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i Want to do an exercise out of the book three dimensional Geometry and topology by thursten.

Which states Any isometry of $\mathbb{S}^3$ that has no fixed points is orientation-preserving. Inparticular every elliptic three-manifold (a quotient $\mathbb{S^3}/G,\;\;\;G \subset O(4)$) is orientable.

The first statement isn't to important for my application, but I would need the second statement and I have no clue how to even start proving it.

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    $\begingroup$ The first follows from the Lefschetz Fixed Point Theorem. $\endgroup$ May 5 '17 at 17:51
  • $\begingroup$ Do you see how the first statement implies the second? $\endgroup$ May 6 '17 at 1:34
  • $\begingroup$ no that's the real problem for me the first statement is fine with me. I think i can proof it myself, but I don't have a clue how to start the second one because i really have a problem with how orientability and quotients work together. $\endgroup$ May 6 '17 at 7:08
  • $\begingroup$ The first also follows by explicitly constructing a homotopy to the antipodal map. $\endgroup$
    – Steve D
    Mar 18 '20 at 22:57
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Here's a very useful general (and intentionally vague) principle to have in mind when dealing with quotients: if the action of $G$ on $M$ preserves some structure on $M$, then that structure should descend to the quotient $M/G$. That's super vague, so here's a more concrete claim: if $G$ is finite (so that the quotient map is a local diffeomorphism), then any tensor field on $M$ that is invariant under the action of $G$ descends to $M/G$ (i.e. is the lift of some tensor field on $M/G$).

In this case, the fact that the group action preserves orientation implies that the orientation on $M$ induces an orientation on $M/G$. The precise proof of this will depend on exactly how you're defining orientation. If you use volume forms, you can just average the volume form by the action of $G$ (since it's finite, right?) to get a nonvanishing $G$-invariant volume form on $M,$ which then descends to a volume form on $M/G.$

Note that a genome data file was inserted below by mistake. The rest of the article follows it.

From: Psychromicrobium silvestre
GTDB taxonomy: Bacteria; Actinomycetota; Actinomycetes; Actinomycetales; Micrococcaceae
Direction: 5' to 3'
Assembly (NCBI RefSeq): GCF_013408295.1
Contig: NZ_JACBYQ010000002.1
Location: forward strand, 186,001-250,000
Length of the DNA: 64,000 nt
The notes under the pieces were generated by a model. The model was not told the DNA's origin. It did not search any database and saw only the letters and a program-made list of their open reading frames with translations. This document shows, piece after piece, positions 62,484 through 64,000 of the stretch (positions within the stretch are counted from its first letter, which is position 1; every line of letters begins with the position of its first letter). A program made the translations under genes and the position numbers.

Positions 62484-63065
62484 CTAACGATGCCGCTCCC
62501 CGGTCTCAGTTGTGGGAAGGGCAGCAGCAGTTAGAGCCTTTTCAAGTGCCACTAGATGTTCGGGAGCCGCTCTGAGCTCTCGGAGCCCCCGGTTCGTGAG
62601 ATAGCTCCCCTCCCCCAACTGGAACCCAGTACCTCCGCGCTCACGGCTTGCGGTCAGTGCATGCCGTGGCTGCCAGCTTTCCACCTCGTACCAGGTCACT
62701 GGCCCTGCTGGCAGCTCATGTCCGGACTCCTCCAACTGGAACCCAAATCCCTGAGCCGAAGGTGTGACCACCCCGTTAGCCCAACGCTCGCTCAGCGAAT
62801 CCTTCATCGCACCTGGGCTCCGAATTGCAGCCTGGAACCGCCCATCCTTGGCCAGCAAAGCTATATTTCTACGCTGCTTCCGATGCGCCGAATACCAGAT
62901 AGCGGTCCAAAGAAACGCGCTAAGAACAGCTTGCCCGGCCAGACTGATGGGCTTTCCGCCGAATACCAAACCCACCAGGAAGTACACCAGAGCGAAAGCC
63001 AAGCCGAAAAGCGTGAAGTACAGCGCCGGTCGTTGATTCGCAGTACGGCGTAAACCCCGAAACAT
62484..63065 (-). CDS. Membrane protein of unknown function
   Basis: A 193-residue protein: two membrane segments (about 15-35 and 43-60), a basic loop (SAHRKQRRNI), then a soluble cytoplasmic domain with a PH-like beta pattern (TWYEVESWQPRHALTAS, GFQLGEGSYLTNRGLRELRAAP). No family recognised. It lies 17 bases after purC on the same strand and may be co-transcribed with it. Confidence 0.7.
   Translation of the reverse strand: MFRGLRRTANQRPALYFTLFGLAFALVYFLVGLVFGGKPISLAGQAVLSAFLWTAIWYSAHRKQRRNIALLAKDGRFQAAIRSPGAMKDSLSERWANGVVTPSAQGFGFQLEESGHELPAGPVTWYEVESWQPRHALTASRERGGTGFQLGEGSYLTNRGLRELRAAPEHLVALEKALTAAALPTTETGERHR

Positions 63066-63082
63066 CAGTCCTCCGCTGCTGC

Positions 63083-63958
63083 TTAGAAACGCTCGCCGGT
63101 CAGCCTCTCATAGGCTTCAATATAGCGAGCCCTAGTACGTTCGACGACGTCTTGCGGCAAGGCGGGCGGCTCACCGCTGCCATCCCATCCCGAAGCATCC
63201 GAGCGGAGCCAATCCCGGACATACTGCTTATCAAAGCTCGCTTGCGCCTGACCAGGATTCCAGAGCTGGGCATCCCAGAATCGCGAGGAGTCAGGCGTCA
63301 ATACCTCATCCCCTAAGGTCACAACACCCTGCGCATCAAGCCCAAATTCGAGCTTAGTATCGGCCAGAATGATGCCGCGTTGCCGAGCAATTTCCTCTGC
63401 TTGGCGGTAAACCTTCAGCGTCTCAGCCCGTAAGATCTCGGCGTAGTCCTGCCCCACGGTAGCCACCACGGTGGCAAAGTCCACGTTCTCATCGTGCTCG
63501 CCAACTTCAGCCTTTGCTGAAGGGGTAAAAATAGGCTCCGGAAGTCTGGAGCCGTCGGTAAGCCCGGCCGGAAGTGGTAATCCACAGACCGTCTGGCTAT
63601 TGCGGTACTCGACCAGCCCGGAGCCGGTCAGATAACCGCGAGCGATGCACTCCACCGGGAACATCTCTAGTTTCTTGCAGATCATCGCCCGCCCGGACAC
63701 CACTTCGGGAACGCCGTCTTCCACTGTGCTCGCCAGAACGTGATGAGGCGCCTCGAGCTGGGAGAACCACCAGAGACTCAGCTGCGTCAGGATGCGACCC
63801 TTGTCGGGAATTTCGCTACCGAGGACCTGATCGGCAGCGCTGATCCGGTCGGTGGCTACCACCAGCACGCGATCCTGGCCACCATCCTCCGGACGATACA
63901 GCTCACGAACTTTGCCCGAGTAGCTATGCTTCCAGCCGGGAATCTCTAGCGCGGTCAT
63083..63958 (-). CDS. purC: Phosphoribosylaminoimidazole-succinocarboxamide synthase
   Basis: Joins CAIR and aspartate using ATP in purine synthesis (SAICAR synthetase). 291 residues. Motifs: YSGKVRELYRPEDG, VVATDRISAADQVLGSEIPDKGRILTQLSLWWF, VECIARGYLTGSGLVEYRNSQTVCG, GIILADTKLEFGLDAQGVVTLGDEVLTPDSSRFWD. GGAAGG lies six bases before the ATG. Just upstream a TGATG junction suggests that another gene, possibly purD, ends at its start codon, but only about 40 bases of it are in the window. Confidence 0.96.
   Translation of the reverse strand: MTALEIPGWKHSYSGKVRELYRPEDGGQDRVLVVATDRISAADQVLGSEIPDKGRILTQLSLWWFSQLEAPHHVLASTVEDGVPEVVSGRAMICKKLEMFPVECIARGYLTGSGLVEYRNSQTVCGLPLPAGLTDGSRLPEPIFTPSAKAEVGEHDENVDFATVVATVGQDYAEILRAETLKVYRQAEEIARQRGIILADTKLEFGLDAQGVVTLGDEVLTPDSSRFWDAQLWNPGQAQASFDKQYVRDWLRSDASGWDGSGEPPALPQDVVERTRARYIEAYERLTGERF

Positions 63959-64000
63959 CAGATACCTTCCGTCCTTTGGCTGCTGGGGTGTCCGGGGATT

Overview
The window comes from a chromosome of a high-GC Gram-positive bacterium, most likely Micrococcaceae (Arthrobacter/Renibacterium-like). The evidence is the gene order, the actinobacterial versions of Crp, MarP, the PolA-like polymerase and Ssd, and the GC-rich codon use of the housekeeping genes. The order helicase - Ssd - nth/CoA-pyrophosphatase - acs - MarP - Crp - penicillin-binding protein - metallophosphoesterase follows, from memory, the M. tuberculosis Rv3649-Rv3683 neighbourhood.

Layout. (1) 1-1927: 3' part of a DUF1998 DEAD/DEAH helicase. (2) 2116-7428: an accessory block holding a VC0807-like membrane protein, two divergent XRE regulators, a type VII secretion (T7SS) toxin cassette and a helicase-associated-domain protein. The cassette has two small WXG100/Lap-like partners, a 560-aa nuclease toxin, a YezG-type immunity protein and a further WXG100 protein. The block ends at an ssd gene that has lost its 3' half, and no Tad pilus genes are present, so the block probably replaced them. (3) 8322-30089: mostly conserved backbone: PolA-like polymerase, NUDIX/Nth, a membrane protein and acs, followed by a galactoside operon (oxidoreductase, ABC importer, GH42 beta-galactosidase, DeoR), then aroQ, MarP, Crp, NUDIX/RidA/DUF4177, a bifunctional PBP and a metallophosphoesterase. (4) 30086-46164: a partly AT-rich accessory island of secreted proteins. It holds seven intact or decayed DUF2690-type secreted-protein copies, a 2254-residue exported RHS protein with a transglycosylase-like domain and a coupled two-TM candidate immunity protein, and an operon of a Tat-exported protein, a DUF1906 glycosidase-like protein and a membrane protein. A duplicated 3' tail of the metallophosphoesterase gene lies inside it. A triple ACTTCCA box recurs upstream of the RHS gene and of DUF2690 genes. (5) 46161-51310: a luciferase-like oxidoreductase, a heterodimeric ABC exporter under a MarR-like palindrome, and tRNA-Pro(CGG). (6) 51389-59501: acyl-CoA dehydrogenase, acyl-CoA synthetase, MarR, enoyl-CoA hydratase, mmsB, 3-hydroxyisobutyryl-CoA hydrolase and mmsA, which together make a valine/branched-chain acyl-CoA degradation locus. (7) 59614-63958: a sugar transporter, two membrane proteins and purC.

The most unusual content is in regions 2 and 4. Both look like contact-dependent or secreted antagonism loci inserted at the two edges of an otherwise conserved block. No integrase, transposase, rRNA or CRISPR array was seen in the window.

For $S^3$: Assuming that your group action is free, all non-identity $g \in G$ have no fixed points and thus (by the first statement) are orientation-preserving; and the identity is obviously orientation-preserving.

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  • $\begingroup$ 2 minor points: First, the assumption is that the action is by isometries (with the Riemannian metric implied to be the round metric, from the use of $O(4)$). Such an action will automatically preserve the (Riemannian) volume element - no need to average. Second, the OPs group $G$ is not $S^3$, but rather, it is $O(4)$. So a non-identity $g\in G$ can have fixed points, some can be orientation reversing, etc. $\endgroup$ Mar 18 '20 at 23:26
  • $\begingroup$ @JasonDeVito: good point regarding the averaging. As for the group, it was indeed posed as an arbitrary subgroup of $O(4)$ in the question; but the only subgroups of $O(4)$ that act freely on $S^3$ (and thus yield elliptic manifolds) are in fact subgroups of $SO(4)$ - this is the information obtained from the "first statement" in the OP. So there's no problem. $\endgroup$ Mar 19 '20 at 0:18
  • $\begingroup$ I see I didn't read your last paragraph correctly - we are on the same page now. Thanks! $\endgroup$ Mar 19 '20 at 1:12

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